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By NBF News
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THE sales and auctions of various spectrum in the telecommunications sector has earned the country a whooping N300 billion since the GSM era, the Executive Vice Chairman of the Nigerian Communications Commission (NCC), Mr. Eugene Juwah, has said.

Juwah, who made this disclosure, while presenting a paper titled, 'Telecommunications Business in Nigeria: How far', at an event organised by the Nigerian-Swedish Chamber of Commerce in Lagos, at the weekend, added that the era has brought economic prosperity to the country.

The Director of Consumer Affairs Bureau, (NCC), Mrs. Mary Uduma had told The Guardian a forthnight ago that, the Commission has issued over 689 licensees within the last 10 years.

Uduma, who said the commission was working to ensure smooth operations of all spectrum issued, noted that some of the operators, which got some of the licenses were not utilising them effectively either because of intense competitions; poor funding or the said tough economic environment in the country.

A peep into the commission's 2011 budget revealed that it envisaged a total earning of N6.2 billion from spectrum sales this year alone. This revenue from sales of spectrum is paid directly into Federation/Consolidated Revenue Account by the commission.

According to an authoritative source, the NCC may award four spectrum licences before the end of 2011.

The source hinted that, four telecommunications firms would be licensed on the 2.5GHz spectrum by 2011, while two telecoms operators would be licensed on the 700MHz spectrum in two years.

With these licenses, the commission expected to stimulate competition and reduce prices.

The NCC is empowered by the Nigerian Communications Act 2003 to manage and administer the frequency spectrum as it relates to the communications sector.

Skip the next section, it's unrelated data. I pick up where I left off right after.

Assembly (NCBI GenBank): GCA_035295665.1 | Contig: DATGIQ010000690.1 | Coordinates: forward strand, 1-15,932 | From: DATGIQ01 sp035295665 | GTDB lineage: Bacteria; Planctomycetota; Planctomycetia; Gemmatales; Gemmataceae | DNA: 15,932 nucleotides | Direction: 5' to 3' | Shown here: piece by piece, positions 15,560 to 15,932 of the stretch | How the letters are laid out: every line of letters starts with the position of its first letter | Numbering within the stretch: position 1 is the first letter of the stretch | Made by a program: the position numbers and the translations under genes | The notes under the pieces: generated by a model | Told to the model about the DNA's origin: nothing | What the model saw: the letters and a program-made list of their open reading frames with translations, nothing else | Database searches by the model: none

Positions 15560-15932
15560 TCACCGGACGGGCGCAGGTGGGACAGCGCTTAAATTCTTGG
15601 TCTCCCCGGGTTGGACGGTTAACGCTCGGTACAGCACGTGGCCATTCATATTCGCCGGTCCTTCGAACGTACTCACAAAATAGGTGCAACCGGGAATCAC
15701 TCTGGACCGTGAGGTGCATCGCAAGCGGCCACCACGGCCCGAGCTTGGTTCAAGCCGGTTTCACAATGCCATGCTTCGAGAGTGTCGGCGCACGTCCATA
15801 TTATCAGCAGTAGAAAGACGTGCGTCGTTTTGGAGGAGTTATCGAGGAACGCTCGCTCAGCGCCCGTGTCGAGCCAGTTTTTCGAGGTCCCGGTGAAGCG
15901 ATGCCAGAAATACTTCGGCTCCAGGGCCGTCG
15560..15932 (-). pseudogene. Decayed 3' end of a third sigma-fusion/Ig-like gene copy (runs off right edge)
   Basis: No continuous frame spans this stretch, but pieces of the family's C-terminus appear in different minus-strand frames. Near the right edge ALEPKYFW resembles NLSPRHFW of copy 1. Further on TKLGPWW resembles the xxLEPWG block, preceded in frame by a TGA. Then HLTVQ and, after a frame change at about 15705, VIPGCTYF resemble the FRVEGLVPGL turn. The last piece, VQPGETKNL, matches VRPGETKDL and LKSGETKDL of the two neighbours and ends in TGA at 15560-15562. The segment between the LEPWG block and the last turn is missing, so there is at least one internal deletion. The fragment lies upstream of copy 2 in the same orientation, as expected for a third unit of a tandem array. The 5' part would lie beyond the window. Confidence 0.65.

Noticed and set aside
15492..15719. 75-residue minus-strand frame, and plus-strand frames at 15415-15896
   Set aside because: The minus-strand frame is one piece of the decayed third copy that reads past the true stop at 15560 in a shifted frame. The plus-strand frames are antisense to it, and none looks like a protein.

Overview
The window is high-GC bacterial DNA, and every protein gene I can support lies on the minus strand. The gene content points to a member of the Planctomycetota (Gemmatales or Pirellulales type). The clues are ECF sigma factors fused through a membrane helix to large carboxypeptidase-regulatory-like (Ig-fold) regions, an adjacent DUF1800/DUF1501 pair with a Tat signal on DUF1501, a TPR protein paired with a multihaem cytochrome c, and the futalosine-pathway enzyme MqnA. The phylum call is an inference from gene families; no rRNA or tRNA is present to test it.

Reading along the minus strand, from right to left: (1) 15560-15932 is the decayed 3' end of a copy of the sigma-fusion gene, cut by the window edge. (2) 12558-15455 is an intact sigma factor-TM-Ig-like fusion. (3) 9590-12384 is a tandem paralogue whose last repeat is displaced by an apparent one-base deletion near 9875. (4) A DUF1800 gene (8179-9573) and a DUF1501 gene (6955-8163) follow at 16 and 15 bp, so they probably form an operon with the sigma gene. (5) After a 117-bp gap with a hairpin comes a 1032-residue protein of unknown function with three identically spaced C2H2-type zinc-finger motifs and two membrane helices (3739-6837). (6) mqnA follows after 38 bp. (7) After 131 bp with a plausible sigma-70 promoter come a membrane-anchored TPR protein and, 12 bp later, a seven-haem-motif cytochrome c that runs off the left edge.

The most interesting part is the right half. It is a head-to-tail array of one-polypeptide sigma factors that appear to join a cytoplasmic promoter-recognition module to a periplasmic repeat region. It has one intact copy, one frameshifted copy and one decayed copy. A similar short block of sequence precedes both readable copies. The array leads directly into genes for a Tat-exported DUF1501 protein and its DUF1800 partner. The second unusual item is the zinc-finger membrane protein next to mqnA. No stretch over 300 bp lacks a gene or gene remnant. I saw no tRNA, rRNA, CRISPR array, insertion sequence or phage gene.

Meanwhile, Juwah in his speech noted that between 2001 and 2009, the level of investment and Foreign Direct Investments (FDIs) moved from a meager of $50 million to an excess of $18 billion, stressing that the impact of these investments on the economic growth has been very impressive.

He maintained that the telecommunications sector now contributes significantly to the Gross Domestic Product (GDP), which was hitherto dominated by the Oil and Gas sector.

'The percentage share of GDP from the sector rose from 0.06 in 1999 to 3.66 by the end of 2009. According to estimates by Pyramid Research in a 2010 report, the yearly revenue from mobile services represents between two per cent and seven per cent of African countries' Nominal GDP; in Nigeria, this ratio is close to four per cent.

'It may be important to add that the recent global economic meltdown did not substantially affect the uptake of mobile services by the Nigerian subscribers as the monthly growth rate of active subscription averages about 1.2 million over a long period and has continued thereafter', he stated.

On the theme of the event, the NCC EVC said the growth in the telecommunications sector has had significant impact in the other sectors of the economy, stressing that the financial sector was perhaps, the one which activities have been deepened much more by telecommunications, than any other activity in recent times.

He noted that, in commercial banking services, the quantum of transactions catalysed by telecommunications services may yet be captured and it is doubtful if any bank in Nigeria is not a major beneficiary.

According to him, the financial sector has done tremendously well, as most banks have been involved on one loan syndication or another, with a typical recent example being the syndication of $650 million by eight Nigerian banks for Etisalat Nigeria.